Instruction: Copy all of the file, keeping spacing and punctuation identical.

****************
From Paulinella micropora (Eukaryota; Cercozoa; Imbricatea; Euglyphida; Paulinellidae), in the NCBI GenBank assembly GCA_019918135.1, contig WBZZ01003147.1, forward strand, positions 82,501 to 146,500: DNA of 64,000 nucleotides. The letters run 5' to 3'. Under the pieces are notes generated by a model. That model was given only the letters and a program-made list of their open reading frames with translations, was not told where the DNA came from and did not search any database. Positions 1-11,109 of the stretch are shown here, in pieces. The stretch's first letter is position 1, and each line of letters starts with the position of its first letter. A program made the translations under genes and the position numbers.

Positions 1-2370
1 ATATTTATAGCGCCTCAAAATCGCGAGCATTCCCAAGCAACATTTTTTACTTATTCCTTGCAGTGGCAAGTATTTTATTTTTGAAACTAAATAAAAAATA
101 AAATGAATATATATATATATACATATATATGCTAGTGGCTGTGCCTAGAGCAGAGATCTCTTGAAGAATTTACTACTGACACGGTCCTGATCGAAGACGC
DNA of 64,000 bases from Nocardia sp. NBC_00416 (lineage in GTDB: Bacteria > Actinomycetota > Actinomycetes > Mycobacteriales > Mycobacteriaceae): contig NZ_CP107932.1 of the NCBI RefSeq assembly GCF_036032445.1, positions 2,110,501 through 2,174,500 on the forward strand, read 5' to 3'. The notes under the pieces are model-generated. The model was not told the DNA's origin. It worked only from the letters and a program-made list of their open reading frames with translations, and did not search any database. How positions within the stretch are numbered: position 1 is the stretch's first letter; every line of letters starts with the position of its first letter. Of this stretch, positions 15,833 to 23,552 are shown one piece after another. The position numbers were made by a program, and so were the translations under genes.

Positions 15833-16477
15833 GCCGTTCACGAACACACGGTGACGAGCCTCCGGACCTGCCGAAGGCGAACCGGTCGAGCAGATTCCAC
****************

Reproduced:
From Paulinella micropora (Eukaryota; Cercozoa; Imbricatea; Euglyphida; Paulinellidae), in the NCBI GenBank assembly GCA_019918135.1, contig WBZZ01003147.1, forward strand, positions 82,501 to 146,500: DNA of 64,000 nucleotides. The letters run 5' to 3'. Under the pieces are notes generated by a model. That model was given only the letters and a program-made list of their open reading frames with translations, was not told where the DNA came from and did not search any database. Positions 1-11,109 of the stretch are shown here, in pieces. The stretch's first letter is position 1, and each line of letters starts with the position of its first letter. A program made the translations under genes and the position numbers.

Positions 1-2370
1 ATATTTATAGCGCCTCAAAATCGCGAGCATTCCCAAGCAACATTTTTTACTTATTCCTTGCAGTGGCAAGTATTTTATTTTTGAAACTAAATAAAAAATA
101 AAATGAATATATATATATATACATATATATGCTAGTGGCTGTGCCTAGAGCAGAGATCTCTTGAAGAATTTACTACTGACACGGTCCTGATCGAAGACGC
DNA of 64,000 bases from Nocardia sp. NBC_00416 (lineage in GTDB: Bacteria > Actinomycetota > Actinomycetes > Mycobacteriales > Mycobacteriaceae): contig NZ_CP107932.1 of the NCBI RefSeq assembly GCF_036032445.1, positions 2,110,501 through 2,174,500 on the forward strand, read 5' to 3'. The notes under the pieces are model-generated. The model was not told the DNA's origin. It worked only from the letters and a program-made list of their open reading frames with translations, and did not search any database. How positions within the stretch are numbered: position 1 is the stretch's first letter; every line of letters starts with the position of its first letter. Of this stretch, positions 15,833 to 23,552 are shown one piece after another. The position numbers were made by a program, and so were the translations under genes.

Positions 15833-16477
15833 GCCGTTCACGAACACACGGTGACGAGCCTCCGGACCTGCCGAAGGCGAACCGGTCGAGCAGATTCCAC